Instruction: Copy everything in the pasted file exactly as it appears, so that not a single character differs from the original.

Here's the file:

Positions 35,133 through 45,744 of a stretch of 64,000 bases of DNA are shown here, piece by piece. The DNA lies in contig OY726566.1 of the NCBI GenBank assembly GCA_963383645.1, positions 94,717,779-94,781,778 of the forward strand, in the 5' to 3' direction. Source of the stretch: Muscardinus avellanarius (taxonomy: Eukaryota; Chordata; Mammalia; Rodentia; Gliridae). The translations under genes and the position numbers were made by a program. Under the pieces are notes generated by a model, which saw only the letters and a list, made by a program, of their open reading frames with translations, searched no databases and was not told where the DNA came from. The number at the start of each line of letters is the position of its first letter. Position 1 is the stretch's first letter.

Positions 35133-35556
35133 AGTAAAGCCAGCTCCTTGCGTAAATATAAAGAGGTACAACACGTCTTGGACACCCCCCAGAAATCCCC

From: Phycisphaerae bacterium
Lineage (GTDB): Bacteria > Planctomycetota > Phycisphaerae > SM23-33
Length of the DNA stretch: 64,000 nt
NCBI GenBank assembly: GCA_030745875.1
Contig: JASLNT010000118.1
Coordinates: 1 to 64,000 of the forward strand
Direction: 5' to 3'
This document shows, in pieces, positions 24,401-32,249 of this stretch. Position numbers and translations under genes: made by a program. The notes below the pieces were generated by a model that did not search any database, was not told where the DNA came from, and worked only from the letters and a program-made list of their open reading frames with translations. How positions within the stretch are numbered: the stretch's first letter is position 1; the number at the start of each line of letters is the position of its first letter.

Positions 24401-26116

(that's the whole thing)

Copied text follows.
Positions 35,133 through 45,744 of a stretch of 64,000 bases of DNA are shown here, piece by piece. The DNA lies in contig OY726566.1 of the NCBI GenBank assembly GCA_963383645.1, positions 94,717,779-94,781,778 of the forward strand, in the 5' to 3' direction. Source of the stretch: Muscardinus avellanarius (taxonomy: Eukaryota; Chordata; Mammalia; Rodentia; Gliridae). The translations under genes and the position numbers were made by a program. Under the pieces are notes generated by a model, which saw only the letters and a list, made by a program, of their open reading frames with translations, searched no databases and was not told where the DNA came from. The number at the start of each line of letters is the position of its first letter. Position 1 is the stretch's first letter.

Positions 35133-35556
35133 AGTAAAGCCAGCTCCTTGCGTAAATATAAAGAGGTACAACACGTCTTGGACACCCCCCAGAAATCCCC

From: Phycisphaerae bacterium
Lineage (GTDB): Bacteria > Planctomycetota > Phycisphaerae > SM23-33
Length of the DNA stretch: 64,000 nt
NCBI GenBank assembly: GCA_030745875.1
Contig: JASLNT010000118.1
Coordinates: 1 to 64,000 of the forward strand
Direction: 5' to 3'
This document shows, in pieces, positions 24,401-32,249 of this stretch. Position numbers and translations under genes: made by a program. The notes below the pieces were generated by a model that did not search any database, was not told where the DNA came from, and worked only from the letters and a program-made list of their open reading frames with translations. How positions within the stretch are numbered: the stretch's first letter is position 1; the number at the start of each line of letters is the position of its first letter.

Positions 24401-26116